The little man nodded. “Yer. H. P. Lovecraft. I don’t know what the fuss is about. He couldn’t bloody write.” He slurped his stout, then licked the foam from his lips with a long and flexible tongue. “I mean, for starters, you look at them words he used. Eldritch. You know what eldritch means?”
Ben shook his head. He seemed to be discussing literature with two strangers in an English pub while drinking beer. He wondered for a moment if he had become someone else, while he wasn’t looking. The beer tasted less bad, the farther down the glass he went, and was beginning to erase the lingering aftertaste of the cherryade.
“Eldritch. Means weird. Peculiar. Bloody odd. That’s what it means. I looked it up. In a dictionary. And gibbous?”
Ben shook his head again.
“Gibbous means the moon was nearly full. And what about that one he was always calling us, eh? Thing. Wossname. Starts with a b. Tip of me tongue . . .”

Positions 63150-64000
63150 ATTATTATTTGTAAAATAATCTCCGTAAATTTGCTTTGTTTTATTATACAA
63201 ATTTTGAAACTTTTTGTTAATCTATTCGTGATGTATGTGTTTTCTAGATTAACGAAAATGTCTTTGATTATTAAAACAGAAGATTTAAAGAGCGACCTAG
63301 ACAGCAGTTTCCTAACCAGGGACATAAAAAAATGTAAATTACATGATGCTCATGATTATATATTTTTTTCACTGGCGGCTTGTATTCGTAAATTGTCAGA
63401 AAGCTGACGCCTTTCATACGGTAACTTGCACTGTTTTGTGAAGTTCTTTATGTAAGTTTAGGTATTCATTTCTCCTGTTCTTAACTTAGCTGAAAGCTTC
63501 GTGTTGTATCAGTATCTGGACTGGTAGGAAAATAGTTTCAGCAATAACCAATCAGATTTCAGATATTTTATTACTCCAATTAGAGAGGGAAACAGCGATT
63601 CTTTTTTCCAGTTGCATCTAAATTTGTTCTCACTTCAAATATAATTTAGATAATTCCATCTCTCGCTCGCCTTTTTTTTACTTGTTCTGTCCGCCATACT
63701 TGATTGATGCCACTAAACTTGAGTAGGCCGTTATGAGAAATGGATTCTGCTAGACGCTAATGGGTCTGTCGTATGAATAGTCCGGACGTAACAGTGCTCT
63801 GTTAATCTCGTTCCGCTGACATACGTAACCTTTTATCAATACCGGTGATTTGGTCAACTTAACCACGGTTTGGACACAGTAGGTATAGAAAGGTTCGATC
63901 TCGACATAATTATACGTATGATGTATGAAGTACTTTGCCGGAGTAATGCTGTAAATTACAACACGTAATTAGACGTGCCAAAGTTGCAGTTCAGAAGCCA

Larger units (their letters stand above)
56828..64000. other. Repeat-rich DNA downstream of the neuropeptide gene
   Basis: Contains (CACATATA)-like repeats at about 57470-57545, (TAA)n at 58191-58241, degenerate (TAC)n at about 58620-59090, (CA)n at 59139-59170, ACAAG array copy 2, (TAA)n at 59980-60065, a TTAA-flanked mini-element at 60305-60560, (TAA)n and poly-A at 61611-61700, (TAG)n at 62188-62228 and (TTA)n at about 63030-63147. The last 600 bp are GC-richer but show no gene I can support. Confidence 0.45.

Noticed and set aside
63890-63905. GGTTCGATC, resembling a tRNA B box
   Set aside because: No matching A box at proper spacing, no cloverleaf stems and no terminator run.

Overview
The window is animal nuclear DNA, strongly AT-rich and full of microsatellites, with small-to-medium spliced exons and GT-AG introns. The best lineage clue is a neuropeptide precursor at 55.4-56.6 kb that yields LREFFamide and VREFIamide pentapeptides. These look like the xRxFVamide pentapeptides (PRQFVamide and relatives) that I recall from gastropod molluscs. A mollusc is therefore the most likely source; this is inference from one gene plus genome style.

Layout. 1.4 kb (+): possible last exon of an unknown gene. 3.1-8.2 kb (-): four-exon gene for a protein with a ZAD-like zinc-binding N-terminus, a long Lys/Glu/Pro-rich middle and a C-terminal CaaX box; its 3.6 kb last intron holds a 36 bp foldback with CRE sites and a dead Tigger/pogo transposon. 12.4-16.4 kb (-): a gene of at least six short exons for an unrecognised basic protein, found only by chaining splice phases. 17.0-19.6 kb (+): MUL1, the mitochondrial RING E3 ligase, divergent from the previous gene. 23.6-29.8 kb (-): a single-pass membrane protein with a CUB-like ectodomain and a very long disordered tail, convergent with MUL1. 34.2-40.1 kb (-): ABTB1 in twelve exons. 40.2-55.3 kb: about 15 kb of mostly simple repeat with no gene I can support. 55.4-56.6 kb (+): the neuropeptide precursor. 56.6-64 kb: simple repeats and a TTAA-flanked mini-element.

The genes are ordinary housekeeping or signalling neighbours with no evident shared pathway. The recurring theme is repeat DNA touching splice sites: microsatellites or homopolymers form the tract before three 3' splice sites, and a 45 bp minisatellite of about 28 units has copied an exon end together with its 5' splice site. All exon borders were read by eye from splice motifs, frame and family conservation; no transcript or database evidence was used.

“Bastards?” suggested Wilf.
“Nah. Thing. You know. Batrachian. That’s it. Means looked like frogs.”
“Hang on,” said Wilf. “I thought they was, like, a kind of camel.”
Seth shook his head vigorously. “S’definitely frogs. Not camels. Frogs.”
“Anyway. H. P. Lovecraft. He’d write one of his bloody sentences. Ahem. ‘The gibbous moon hung low over the eldritch and batrachian inhabitants of squamous Dulwich.’ What does he mean, eh? What does he mean? I’ll tell you what he bloody means. What he bloody means is that the moon was nearly full, and everybody what lived in Dulwich was bloody peculiar frogs. That’s what he means.”
“What about the other thing you said?” asked WIlf.
“Squamous. Wossat mean, then?”
Seth shrugged. “Haven’t a clue,” he admitted. “But he used it an awful lot.”